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Clinical Issues

Fatty liver

Too much fat in the liver is the sign of poor health. Fatty liver is the build-up fat or excess stored fat or accumulated large lipid molecules in the liver cells which hampers normal liver functions. It occurs when fat account for 5-10% or more of your livers weight. Since the main function of the liver is to process the food we eat and to filter out toxins from our body, any disruption may burden our health and may cause other health complications.
Fatty liver is a curable problem and often occurs without any symptoms. Heavy drinking or alcoholism is the main contributing factor towards fatty liver. Other important causes are hyperlipidaemia, obesity, family history, diabetes and certain allopathic medications. Normally, the liver repairs itself by building new cells when the old ones get damaged. But repeated damage can cause permanent scarring and the condition is called cirrhosis.
Alcoholic fatty liver disease or alcoholic steatohepatitis accompanied with inflammation may lead to cirrhosis and hepatitis. While non-alcoholic fatty liver doesn’t have any cell damage or inflammation and do not cause any further complications. Non-alcoholic steatohepatitis which is another type of syndrome related to fatty liver, comes with inflammation, scarring and fibrosis which may lead to liver cancer and cirrhosis.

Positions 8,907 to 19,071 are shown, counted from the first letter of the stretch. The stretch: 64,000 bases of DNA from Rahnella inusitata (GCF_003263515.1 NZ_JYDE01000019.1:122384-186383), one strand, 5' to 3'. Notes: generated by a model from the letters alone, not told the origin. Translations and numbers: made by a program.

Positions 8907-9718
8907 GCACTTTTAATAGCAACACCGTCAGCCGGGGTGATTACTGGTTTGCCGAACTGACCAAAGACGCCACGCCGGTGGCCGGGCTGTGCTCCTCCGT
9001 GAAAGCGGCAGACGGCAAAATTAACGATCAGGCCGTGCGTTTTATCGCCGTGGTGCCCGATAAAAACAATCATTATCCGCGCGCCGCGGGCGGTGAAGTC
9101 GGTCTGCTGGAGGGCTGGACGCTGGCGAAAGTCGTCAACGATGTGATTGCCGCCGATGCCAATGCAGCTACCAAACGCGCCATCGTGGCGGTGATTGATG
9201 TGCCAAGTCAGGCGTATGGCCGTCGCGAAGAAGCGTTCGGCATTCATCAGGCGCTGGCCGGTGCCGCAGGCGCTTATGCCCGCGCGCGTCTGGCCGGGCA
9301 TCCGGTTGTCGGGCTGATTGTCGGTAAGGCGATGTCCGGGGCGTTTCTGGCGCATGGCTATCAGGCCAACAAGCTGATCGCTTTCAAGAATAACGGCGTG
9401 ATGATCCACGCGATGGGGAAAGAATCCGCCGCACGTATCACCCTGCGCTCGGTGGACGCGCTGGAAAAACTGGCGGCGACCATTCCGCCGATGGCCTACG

Fatty liver disease exists without any major symptoms so it is bit difficult to find out or identify. Minor symptoms like weight or appetite loss, abdominal pain, weakness etc. can exist. A physician may recommend liver tests including previous medical history and a physical examination.
  • Eat mineral and vitamin rich food
  • Drink lots of water, at least 3-4 litres a day
  • Exercise daily
  • Reduce cholesterol and manage blood sugar
  • Avoid unhealthy and extreme weight loss
  • Avoid alcohol as it can cause severe damage
  • Avoid processed foods
  • Avoid medicines with compounds similar to aspirin, steroids, tamoxifen, and tetracycline